By JAMES BOUTONES (Reuters) – The European Central Bank and the International Monetary Fund are working together to help countries recover from the financial crash, with both officials pledging to act as intermediaries to keep the financial system from collapsing, but not necessarily as a force for good.
The new European Union budget proposal, due on Wednesday, sets out a raft of measures to ease the economic squeeze as well as revive faltering governments that have struggled to revive economies that have slumped in the wake of the global financial crisis.
The plan, seen by Reuters on Thursday, would reduce the ECB’s mandate from six to four, the IMF’s from two to one and the European Commission’s from one to two.
It would allow member countries to increase their spending, boost spending on social security and support infrastructure spending and raise public spending.
The budget would also include €300 billion in new stimulus measures that would boost growth in the euro zone’s third largest economy, which has lost more than half its GDP over the past three years.
“It’s the most significant financial package we have seen,” said Andreas Zeeke, an economist at Pantheon Macroeconomics in Brussels.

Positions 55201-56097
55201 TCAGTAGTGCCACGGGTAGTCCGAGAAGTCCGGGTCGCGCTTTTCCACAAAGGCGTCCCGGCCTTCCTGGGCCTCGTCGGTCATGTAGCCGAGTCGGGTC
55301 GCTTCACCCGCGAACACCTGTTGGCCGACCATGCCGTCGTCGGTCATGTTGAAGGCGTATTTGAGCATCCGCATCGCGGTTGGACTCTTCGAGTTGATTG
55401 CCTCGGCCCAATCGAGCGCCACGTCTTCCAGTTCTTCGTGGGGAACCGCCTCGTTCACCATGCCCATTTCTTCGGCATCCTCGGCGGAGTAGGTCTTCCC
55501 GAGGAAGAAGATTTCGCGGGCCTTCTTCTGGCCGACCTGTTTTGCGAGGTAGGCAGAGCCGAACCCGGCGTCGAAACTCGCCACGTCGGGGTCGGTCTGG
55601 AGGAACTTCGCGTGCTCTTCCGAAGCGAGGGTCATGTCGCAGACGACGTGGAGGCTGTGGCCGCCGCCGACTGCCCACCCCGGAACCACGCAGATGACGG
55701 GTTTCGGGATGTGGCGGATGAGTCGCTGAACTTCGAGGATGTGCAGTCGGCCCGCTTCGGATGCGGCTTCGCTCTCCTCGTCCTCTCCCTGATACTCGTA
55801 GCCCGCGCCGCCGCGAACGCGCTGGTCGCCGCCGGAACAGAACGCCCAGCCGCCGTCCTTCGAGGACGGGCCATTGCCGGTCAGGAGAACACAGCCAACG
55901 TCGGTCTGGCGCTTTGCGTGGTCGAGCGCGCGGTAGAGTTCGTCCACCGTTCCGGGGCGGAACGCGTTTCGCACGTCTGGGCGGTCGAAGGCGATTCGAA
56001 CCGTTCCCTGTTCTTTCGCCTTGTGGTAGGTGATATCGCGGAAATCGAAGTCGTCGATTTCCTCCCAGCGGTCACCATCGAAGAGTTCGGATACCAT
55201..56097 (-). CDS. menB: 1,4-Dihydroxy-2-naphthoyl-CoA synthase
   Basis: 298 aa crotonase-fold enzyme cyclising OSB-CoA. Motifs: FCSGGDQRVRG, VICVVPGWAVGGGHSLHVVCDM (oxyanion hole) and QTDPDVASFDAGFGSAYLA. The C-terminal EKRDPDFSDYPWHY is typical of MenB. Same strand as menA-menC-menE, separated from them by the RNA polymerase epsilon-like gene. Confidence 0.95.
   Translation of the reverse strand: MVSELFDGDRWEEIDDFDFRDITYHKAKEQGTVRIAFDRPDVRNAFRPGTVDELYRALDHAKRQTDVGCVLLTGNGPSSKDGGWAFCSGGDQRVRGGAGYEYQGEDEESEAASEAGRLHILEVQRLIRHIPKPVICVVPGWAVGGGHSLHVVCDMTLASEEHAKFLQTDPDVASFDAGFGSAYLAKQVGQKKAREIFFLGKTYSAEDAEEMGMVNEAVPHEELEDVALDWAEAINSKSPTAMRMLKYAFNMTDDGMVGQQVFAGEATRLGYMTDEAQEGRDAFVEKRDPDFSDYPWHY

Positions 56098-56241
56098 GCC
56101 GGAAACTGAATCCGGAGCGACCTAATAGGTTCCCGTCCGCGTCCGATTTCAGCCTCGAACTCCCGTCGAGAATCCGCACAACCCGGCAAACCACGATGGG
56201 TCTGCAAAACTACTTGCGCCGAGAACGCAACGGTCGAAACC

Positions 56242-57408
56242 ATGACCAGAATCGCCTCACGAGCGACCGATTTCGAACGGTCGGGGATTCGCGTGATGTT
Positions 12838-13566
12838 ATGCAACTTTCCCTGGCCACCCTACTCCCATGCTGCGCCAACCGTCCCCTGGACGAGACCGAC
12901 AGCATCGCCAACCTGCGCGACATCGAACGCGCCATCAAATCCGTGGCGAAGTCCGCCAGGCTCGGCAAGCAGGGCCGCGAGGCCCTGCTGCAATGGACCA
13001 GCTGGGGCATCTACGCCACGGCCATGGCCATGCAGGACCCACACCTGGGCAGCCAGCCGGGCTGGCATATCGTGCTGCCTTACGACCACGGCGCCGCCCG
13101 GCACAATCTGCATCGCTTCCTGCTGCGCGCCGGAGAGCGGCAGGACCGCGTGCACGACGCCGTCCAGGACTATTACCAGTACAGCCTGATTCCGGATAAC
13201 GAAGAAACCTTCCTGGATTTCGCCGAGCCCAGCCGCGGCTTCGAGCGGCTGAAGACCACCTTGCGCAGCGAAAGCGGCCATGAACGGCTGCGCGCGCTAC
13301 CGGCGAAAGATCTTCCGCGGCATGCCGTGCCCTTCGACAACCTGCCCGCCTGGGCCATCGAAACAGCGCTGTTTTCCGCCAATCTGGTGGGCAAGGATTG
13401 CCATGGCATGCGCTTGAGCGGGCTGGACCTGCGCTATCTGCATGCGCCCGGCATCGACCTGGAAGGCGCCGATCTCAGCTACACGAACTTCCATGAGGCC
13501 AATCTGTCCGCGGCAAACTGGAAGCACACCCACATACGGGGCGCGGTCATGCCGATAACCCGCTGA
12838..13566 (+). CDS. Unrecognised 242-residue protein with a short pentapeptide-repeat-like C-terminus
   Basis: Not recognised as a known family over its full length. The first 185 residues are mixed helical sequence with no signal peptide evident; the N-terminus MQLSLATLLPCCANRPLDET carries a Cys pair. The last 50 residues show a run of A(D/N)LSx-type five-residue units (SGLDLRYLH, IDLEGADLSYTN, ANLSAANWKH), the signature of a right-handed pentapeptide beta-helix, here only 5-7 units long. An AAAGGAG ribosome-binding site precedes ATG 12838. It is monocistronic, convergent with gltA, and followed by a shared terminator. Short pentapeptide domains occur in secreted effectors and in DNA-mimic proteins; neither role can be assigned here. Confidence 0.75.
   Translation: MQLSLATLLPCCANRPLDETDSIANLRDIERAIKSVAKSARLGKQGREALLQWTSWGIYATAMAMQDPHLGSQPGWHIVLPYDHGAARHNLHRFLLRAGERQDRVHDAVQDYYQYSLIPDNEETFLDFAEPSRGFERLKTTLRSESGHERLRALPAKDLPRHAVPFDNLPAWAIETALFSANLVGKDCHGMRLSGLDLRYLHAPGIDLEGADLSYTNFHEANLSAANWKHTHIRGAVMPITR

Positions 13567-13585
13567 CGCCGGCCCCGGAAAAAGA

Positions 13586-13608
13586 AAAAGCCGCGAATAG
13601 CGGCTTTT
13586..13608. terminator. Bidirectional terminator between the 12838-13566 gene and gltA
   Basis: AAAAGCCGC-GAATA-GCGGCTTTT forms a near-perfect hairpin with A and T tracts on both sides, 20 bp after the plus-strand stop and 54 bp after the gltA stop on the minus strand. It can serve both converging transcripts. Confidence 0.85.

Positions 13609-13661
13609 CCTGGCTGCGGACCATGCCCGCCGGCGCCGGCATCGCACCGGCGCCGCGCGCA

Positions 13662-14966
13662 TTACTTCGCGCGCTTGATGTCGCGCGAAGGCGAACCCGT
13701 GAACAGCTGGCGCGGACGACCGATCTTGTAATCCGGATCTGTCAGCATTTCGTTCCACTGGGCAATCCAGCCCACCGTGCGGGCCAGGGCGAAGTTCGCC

“The ECB is a powerful and very important instrument in terms of ensuring that people get back to work.
But it is not a great deal to play with.”
A large portion of the plan will be spent on helping the euro-zone economies recover, but also in order to help smaller countries recover as well, Zeeki said.
A small portion of this plan will also focus on providing aid to struggling countries, such as Greece, and would not be directly tied to a specific country.
The ECB’s chairman, Mario Draghi, is a staunch advocate of the IMF-backed stimulus package, and the EU budget will be the first step in setting out what he calls the “economic lifeline” for the euro area, as the region struggles to get out of its crisis.EU leaders are also seeking to boost the economy by providing more liquidity to banks and investors, while easing bank capital requirements and boosting the supply of loans.EU officials are also proposing to ease a cap on the amount of assets that can be held by banks.
The central bank has been under pressure from its lenders to keep rates on hold, and some economists are calling for a move away from the zero-interest rate environment and toward a higher rate.
The IMF and ECB are not part of the talks, but they are working closely together on issues such as monetary policy, currency stability and fiscal policy.
The European Commission is a member of the International Financial Stability Board, which works to manage financial markets and help ensure a smooth transition to a stable global economy.(Reporting by James Boutones; Editing by Louise Ireland)